Sri Lanka: the need for an international inquiry

The ICJ emphasised the need for an international inquiry to monitor and investigate human rights violations in Sri Lanka, during discussion at the UN Human Rights Council.

The ICJ stated that an international investigation mechanism such as a Commission of Inquiry is needed in part because the Sri Lankan justice system today simply cannot be relied upon to function as an independent and impartial institution.

  • The judicial appointment process is subject to political interference.
  • Judges and lawyers are subjected to threats and intimidation.
  • Security of tenure for the judiciary is not protected by an independent, impartial and fair procedure for the removal or discipline of judges.

The UN High Commissioner for Human Rights has repeatedly expressed concern about “the continuing high levels of harassment and intimidation meted out to human rights defenders, lawyers and journalists”. Further incidents against human rights defenders occurred during the Human Rights Council session itself.

The ICJ urged the Council to establish an international independent and impartial investigation mechanism to give a glimmer of hope to victims and families, that their rights under international law to truth, justice and reparation will ultimately be upheld.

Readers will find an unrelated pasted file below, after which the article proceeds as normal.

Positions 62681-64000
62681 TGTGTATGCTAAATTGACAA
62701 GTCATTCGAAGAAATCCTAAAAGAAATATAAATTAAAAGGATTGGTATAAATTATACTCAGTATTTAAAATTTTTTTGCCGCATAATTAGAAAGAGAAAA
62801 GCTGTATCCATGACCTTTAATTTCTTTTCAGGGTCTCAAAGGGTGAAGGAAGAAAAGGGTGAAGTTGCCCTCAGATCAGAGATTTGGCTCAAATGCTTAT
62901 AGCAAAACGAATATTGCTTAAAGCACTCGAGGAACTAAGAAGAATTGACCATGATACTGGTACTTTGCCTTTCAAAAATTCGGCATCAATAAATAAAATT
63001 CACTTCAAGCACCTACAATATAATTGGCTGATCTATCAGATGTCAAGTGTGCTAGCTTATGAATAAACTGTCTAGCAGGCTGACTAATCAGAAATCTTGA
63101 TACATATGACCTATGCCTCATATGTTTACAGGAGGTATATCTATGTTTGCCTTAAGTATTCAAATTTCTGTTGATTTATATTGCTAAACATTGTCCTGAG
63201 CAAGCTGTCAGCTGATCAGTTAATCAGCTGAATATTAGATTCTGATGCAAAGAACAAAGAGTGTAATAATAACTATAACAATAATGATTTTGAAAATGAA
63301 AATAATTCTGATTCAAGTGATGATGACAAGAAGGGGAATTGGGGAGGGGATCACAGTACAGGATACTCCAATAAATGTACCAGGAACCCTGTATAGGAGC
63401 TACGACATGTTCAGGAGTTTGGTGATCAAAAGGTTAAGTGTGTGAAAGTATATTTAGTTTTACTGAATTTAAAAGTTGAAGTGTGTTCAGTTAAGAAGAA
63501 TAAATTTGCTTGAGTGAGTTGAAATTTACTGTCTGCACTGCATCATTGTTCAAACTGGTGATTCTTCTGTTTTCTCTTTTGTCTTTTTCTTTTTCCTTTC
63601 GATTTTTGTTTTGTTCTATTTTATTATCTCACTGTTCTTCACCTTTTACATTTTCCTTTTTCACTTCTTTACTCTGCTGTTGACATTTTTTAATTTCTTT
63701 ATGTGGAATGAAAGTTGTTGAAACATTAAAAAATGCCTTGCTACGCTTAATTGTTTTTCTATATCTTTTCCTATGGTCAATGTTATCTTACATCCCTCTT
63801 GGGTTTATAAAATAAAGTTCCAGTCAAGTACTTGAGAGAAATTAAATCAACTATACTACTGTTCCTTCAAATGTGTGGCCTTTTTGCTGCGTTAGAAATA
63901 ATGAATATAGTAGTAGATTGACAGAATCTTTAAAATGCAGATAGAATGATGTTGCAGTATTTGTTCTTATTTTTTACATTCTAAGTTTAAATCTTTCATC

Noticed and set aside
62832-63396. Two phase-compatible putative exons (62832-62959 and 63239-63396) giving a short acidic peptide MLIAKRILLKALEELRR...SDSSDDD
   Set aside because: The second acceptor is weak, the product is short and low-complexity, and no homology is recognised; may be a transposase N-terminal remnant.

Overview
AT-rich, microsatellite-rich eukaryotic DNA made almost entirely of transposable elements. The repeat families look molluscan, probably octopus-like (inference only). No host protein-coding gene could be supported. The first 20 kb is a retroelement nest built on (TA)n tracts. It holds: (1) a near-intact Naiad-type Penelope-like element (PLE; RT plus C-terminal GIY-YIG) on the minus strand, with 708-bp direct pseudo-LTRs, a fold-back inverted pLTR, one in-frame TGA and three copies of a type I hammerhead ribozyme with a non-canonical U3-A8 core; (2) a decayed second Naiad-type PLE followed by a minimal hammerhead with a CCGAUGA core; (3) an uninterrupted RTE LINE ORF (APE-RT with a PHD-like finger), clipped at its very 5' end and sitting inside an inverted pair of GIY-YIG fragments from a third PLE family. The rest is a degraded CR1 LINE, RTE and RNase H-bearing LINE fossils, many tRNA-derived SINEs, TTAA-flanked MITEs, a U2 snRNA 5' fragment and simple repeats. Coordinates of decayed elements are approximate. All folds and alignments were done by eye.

A number of delegations have jointly presented a draft resolution that would establish an international investigation with the backing of the Human Rights Council. A vote on the resolution is expected later in the week.

The full statement can be downloaded in PDF: Advocacy-UN-HRC25-SriLanka-OralStatement-26032014-rev

Video of the discussion of the report, including the ICJ oral statement, is available in the UN webcast archive.

See also:

Briefing note on independence of judges and lawyers in Sri Lanka


AdvocacyNon-legal submissions